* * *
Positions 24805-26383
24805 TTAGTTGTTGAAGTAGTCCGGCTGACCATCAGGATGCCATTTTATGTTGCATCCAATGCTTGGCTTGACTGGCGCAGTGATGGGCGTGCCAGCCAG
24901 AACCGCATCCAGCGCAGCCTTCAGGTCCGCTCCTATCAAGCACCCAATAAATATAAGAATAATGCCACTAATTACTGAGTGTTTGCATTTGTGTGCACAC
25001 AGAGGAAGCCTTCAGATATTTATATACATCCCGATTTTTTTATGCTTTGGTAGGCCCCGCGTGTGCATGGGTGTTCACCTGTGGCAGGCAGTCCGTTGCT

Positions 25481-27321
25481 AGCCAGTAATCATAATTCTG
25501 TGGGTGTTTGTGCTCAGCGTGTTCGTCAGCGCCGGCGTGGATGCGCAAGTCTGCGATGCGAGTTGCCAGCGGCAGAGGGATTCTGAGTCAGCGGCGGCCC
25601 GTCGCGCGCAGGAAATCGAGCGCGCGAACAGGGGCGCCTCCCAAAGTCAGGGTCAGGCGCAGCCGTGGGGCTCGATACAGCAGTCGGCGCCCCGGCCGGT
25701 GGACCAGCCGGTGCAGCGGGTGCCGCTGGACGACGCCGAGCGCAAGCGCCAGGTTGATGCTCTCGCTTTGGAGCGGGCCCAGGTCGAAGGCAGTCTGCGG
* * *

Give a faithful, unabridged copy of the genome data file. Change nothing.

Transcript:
Positions 24805-26383
24805 TTAGTTGTTGAAGTAGTCCGGCTGACCATCAGGATGCCATTTTATGTTGCATCCAATGCTTGGCTTGACTGGCGCAGTGATGGGCGTGCCAGCCAG
24901 AACCGCATCCAGCGCAGCCTTCAGGTCCGCTCCTATCAAGCACCCAATAAATATAAGAATAATGCCACTAATTACTGAGTGTTTGCATTTGTGTGCACAC
25001 AGAGGAAGCCTTCAGATATTTATATACATCCCGATTTTTTTATGCTTTGGTAGGCCCCGCGTGTGCATGGGTGTTCACCTGTGGCAGGCAGTCCGTTGCT

Positions 25481-27321
25481 AGCCAGTAATCATAATTCTG
25501 TGGGTGTTTGTGCTCAGCGTGTTCGTCAGCGCCGGCGTGGATGCGCAAGTCTGCGATGCGAGTTGCCAGCGGCAGAGGGATTCTGAGTCAGCGGCGGCCC
25601 GTCGCGCGCAGGAAATCGAGCGCGCGAACAGGGGCGCCTCCCAAAGTCAGGGTCAGGCGCAGCCGTGGGGCTCGATACAGCAGTCGGCGCCCCGGCCGGT
25701 GGACCAGCCGGTGCAGCGGGTGCCGCTGGACGACGCCGAGCGCAAGCGCCAGGTTGATGCTCTCGCTTTGGAGCGGGCCCAGGTCGAAGGCAGTCTGCGG